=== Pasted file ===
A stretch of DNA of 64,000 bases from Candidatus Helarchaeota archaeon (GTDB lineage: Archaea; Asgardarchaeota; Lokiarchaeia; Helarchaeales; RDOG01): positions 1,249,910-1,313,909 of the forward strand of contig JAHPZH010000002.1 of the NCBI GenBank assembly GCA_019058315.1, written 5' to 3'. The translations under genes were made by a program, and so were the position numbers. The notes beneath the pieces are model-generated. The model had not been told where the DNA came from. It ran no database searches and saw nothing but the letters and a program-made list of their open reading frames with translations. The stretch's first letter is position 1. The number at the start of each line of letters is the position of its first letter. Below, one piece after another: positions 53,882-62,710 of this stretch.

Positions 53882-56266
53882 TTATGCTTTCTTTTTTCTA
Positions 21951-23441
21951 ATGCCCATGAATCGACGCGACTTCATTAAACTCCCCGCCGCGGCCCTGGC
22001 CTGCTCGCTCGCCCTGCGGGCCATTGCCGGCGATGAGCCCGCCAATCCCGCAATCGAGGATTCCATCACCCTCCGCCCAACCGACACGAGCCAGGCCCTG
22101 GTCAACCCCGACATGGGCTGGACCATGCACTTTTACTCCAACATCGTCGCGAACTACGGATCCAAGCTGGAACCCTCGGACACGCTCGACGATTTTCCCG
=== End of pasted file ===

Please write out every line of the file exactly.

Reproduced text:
A stretch of DNA of 64,000 bases from Candidatus Helarchaeota archaeon (GTDB lineage: Archaea; Asgardarchaeota; Lokiarchaeia; Helarchaeales; RDOG01): positions 1,249,910-1,313,909 of the forward strand of contig JAHPZH010000002.1 of the NCBI GenBank assembly GCA_019058315.1, written 5' to 3'. The translations under genes were made by a program, and so were the position numbers. The notes beneath the pieces are model-generated. The model had not been told where the DNA came from. It ran no database searches and saw nothing but the letters and a program-made list of their open reading frames with translations. The stretch's first letter is position 1. The number at the start of each line of letters is the position of its first letter. Below, one piece after another: positions 53,882-62,710 of this stretch.

Positions 53882-56266
53882 TTATGCTTTCTTTTTTCTA
Positions 21951-23441
21951 ATGCCCATGAATCGACGCGACTTCATTAAACTCCCCGCCGCGGCCCTGGC
22001 CTGCTCGCTCGCCCTGCGGGCCATTGCCGGCGATGAGCCCGCCAATCCCGCAATCGAGGATTCCATCACCCTCCGCCCAACCGACACGAGCCAGGCCCTG
22101 GTCAACCCCGACATGGGCTGGACCATGCACTTTTACTCCAACATCGTCGCGAACTACGGATCCAAGCTGGAACCCTCGGACACGCTCGACGATTTTCCCG